PACKTRACK Has a New Look

PACKTRACK TeamSystem Update

We’re continually updating PACKTRACK to fix bugs, add new features and refine how things work. Our goal is to make K9 record keeping as easy as possible while providing robust and helpful tools to give you the activity tracking you need. With this update we’ve begun a new initiative to rework PACKTRACK’s online interface to be simpler, more modern and flexible enough to be used on any device. Over the next year we’re planning to integrate several new technologies and add exciting new features to the system. We also intend to increase the functionality of our mobile K9 tracking apps so you can do more on the go.

PACKTRACK Has A New Flexible Layout

The first change you’ll notice is that the menus look different. This updated layout offers a more contemporary design but also provides PACKTRACK with more flexibility to adapt to different device sizes. We expect handlers that login to the PACKTRACK site on their phones and tablets to have a significantly better experience with these changes. It’s recommended to download the iPhone and Android apps if you want to use PACKTRACK on your phone. However, if you need to access the full website in the field then it’s nice to know that you can login from your phone’s web browser.

New PACKTRACK Notifications

PACKTRACK has always had a notification system to alert you to important events including invites, system updates and billing warnings. We’ve moved system notifications to a dedicated bell icon in the title bar at the top of the page which tells you when there are unread messages. Click the bell icon to expand your notification list and click outside of the notification list to hide it. Once you’ve read a message and wish to dismiss it simply click the notification’s check mark.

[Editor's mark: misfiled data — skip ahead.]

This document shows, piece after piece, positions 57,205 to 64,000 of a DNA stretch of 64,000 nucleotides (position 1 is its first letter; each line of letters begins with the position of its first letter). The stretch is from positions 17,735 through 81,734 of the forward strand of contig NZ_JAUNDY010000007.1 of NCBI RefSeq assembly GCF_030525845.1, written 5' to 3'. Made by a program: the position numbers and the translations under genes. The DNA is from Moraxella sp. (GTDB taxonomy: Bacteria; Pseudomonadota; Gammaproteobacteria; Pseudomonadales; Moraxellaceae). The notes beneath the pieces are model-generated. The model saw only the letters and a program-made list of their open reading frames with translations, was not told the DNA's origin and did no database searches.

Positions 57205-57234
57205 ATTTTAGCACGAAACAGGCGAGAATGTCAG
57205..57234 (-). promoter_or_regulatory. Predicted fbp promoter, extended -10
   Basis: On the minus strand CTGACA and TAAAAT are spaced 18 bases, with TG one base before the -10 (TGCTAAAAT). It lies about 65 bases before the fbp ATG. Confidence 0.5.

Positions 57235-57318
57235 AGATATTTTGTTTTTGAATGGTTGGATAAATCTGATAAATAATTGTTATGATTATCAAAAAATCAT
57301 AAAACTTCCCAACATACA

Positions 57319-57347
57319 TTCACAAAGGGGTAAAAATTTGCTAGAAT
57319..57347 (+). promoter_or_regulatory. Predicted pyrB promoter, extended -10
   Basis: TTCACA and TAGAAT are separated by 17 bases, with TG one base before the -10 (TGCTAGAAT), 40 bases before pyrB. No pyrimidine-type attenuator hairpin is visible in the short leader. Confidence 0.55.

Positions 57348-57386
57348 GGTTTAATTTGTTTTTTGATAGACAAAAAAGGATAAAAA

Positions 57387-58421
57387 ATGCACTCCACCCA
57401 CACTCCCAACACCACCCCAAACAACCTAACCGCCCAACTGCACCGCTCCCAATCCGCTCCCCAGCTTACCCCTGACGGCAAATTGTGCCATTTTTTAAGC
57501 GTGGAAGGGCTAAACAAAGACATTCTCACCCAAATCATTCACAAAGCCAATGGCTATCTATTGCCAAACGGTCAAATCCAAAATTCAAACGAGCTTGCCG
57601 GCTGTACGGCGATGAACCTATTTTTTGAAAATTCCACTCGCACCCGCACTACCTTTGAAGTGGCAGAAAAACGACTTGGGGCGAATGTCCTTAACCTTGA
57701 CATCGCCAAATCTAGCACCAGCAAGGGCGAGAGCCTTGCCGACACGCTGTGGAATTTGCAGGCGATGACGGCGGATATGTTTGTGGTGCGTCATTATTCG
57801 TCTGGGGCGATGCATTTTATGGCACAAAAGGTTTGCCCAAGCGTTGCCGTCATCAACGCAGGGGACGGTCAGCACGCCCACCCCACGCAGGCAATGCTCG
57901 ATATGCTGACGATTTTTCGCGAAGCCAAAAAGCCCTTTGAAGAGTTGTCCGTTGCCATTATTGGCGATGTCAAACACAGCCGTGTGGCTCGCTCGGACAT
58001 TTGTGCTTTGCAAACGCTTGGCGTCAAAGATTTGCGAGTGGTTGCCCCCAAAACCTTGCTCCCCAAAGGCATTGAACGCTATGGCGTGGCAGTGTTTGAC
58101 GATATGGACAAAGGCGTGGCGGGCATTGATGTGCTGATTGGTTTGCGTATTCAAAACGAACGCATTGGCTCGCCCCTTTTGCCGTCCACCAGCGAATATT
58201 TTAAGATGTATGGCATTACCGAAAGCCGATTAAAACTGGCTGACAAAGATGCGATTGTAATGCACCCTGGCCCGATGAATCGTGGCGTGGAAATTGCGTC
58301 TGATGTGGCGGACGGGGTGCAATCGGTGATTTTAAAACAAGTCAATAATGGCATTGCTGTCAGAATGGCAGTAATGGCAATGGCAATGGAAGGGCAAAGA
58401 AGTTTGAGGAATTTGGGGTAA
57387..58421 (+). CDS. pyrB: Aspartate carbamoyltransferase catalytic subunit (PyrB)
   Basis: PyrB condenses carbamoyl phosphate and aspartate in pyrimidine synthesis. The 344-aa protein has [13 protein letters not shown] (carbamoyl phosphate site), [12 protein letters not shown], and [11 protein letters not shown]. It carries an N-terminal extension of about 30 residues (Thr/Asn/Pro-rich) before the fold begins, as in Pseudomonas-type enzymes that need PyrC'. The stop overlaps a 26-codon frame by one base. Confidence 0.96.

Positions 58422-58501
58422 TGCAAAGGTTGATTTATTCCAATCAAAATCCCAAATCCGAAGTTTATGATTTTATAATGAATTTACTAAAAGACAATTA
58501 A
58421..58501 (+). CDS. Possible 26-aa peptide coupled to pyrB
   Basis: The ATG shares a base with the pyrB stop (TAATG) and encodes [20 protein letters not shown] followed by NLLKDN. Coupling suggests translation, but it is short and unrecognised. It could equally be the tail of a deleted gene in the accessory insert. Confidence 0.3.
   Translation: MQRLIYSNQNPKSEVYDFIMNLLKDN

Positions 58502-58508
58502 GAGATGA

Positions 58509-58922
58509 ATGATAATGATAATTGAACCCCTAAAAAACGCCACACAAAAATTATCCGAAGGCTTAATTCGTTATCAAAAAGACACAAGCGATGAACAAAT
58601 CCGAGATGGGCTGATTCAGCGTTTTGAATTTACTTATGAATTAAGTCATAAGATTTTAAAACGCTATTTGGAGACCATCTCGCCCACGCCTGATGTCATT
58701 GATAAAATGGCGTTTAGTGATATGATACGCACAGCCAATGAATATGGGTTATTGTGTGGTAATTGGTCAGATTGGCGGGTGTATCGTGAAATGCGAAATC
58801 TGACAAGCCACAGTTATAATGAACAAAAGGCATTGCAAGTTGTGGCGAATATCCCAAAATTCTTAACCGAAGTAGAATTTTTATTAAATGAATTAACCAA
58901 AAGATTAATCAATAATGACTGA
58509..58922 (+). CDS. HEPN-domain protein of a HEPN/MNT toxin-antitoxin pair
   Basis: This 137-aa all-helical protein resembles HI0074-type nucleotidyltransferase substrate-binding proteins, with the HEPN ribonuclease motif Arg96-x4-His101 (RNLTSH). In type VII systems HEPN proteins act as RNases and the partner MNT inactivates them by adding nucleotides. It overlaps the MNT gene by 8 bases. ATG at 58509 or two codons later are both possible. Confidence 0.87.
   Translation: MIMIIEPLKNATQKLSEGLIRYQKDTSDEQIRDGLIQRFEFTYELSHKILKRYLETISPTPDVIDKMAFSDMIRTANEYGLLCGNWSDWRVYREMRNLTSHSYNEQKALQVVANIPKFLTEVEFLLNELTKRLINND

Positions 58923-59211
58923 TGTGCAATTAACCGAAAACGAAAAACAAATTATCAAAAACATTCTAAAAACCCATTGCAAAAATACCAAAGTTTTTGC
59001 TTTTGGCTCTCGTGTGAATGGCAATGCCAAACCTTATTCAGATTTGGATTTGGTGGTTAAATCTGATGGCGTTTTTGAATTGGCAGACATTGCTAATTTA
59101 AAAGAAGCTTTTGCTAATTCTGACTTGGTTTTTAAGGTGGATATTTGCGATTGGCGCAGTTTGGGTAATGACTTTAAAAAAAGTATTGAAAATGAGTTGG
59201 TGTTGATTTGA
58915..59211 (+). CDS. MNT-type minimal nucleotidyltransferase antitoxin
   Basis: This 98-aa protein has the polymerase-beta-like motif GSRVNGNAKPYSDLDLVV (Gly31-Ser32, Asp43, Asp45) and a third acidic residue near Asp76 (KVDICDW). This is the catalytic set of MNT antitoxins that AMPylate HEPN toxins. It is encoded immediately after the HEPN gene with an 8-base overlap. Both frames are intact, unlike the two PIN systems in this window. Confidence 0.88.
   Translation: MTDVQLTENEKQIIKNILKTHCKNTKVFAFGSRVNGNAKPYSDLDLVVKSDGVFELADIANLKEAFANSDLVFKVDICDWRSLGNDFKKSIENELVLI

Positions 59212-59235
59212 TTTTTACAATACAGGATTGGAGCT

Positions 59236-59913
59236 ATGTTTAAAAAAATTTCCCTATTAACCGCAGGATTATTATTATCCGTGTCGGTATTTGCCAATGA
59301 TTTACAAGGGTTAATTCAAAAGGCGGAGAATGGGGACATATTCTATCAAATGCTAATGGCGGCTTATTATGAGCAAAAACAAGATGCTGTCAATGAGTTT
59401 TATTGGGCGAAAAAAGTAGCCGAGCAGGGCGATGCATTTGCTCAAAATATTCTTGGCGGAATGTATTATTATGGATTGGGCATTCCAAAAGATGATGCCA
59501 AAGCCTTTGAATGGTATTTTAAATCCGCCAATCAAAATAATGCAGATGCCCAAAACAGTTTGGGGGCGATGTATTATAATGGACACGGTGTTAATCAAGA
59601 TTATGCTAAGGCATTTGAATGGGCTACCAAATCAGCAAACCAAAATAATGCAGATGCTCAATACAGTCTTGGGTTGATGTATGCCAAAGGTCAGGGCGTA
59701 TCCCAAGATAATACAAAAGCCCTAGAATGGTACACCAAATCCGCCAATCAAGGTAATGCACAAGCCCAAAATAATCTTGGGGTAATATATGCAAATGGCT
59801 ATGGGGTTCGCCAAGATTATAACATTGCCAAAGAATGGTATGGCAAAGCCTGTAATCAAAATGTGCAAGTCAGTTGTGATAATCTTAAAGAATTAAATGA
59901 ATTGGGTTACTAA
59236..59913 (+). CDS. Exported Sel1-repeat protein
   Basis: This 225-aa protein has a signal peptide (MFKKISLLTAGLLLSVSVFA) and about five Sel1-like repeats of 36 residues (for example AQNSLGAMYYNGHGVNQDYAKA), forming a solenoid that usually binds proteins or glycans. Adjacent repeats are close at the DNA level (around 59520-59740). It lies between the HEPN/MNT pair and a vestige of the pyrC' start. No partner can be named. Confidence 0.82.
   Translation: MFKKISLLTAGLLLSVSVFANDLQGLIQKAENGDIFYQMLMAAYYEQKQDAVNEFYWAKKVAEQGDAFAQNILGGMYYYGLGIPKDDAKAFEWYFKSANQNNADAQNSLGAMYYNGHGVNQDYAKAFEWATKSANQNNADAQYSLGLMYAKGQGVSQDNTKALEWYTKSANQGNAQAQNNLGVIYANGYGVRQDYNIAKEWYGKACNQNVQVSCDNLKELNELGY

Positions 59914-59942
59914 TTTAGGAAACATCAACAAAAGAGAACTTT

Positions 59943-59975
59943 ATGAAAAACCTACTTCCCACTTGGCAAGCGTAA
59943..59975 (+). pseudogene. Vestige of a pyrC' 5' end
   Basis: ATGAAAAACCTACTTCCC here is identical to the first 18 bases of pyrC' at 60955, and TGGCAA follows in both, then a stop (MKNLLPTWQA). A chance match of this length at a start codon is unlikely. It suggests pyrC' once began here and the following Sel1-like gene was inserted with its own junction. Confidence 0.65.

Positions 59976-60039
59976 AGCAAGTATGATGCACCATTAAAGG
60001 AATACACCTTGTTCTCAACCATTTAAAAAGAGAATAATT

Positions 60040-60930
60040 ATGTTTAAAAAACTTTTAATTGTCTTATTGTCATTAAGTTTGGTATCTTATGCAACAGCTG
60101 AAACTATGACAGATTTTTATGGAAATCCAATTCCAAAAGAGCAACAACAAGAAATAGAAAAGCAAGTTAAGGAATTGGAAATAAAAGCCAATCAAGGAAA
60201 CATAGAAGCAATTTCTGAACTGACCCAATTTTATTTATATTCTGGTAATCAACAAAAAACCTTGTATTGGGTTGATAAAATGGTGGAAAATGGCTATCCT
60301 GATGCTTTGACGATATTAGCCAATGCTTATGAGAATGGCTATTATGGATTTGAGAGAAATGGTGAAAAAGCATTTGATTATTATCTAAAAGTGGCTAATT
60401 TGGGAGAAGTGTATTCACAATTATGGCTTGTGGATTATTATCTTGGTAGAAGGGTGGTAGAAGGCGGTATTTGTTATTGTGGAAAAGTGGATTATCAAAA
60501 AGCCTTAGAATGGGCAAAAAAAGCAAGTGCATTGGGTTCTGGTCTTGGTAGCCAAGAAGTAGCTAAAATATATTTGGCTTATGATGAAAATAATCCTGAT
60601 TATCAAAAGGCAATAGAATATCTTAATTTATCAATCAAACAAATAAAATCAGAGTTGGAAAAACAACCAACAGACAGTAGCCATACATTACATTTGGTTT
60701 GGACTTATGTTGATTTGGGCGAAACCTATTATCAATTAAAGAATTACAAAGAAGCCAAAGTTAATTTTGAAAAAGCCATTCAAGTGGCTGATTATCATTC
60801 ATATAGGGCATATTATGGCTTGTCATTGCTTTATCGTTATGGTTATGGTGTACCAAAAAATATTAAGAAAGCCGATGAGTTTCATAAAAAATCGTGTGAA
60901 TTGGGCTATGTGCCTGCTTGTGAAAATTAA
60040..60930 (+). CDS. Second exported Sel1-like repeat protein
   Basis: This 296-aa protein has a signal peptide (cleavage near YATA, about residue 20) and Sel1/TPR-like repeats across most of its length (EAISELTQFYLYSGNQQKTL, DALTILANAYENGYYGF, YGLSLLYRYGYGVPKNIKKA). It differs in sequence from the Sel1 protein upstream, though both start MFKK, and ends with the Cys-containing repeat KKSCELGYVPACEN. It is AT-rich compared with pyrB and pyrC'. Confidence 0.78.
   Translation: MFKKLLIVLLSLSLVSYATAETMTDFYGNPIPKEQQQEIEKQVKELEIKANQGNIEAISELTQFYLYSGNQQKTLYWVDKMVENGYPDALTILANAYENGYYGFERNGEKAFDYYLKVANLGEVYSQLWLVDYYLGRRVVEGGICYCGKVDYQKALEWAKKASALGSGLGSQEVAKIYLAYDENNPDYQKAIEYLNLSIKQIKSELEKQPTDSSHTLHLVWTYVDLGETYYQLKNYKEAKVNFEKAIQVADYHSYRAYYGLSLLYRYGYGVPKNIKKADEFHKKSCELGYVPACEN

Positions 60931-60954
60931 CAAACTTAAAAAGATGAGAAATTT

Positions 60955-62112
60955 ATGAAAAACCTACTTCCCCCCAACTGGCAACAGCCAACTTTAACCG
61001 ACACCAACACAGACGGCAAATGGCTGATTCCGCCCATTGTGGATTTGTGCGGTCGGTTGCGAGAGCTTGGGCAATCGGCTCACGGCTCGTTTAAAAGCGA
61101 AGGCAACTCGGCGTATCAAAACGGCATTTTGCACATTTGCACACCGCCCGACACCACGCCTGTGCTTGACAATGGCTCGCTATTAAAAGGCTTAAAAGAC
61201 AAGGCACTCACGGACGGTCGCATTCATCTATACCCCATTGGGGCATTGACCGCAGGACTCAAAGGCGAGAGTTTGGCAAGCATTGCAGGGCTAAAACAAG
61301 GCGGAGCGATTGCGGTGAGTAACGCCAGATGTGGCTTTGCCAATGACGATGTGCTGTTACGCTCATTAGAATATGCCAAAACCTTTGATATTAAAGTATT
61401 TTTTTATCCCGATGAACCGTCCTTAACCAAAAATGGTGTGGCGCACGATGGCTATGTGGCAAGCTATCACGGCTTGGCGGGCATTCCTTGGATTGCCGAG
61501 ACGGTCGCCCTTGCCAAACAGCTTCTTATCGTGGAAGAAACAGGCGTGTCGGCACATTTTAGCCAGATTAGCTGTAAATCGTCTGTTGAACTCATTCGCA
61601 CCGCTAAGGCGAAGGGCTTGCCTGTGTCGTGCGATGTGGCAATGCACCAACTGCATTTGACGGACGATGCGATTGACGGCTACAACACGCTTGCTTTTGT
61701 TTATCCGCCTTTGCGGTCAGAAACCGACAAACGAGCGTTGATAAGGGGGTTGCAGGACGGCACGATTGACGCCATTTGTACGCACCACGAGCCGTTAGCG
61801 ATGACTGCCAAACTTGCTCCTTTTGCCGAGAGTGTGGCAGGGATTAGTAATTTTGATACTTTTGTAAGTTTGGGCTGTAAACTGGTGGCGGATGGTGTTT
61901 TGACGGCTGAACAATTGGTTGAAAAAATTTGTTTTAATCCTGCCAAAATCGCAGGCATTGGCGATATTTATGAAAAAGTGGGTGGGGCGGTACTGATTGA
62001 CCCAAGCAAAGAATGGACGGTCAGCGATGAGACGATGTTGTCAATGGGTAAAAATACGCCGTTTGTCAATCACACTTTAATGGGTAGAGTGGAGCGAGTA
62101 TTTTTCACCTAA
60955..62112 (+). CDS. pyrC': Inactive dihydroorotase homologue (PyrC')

Deployment & Training Statistics In PACKTRACK


There’s now a new home page for K9 handlers. The banner statistics at the top provide a convenient place for K9 officers to track incomplete exercise and deployment records as well as upcoming training events. Click any of these banners to see a list of associated canine records. At the bottom of the page are graphs and metrics which provide a nice overview of your monthly training and deployment activities. The graphs show monthly totals across the last 6 months for your training hours and deployment counts. The large numbers above the graphs summarize your statistics for the Last 30 Days. To view your metrics for any month just click on the bars in the graph. Reset the metrics back to the Last 30 Days by clicking the title bar above the numbers.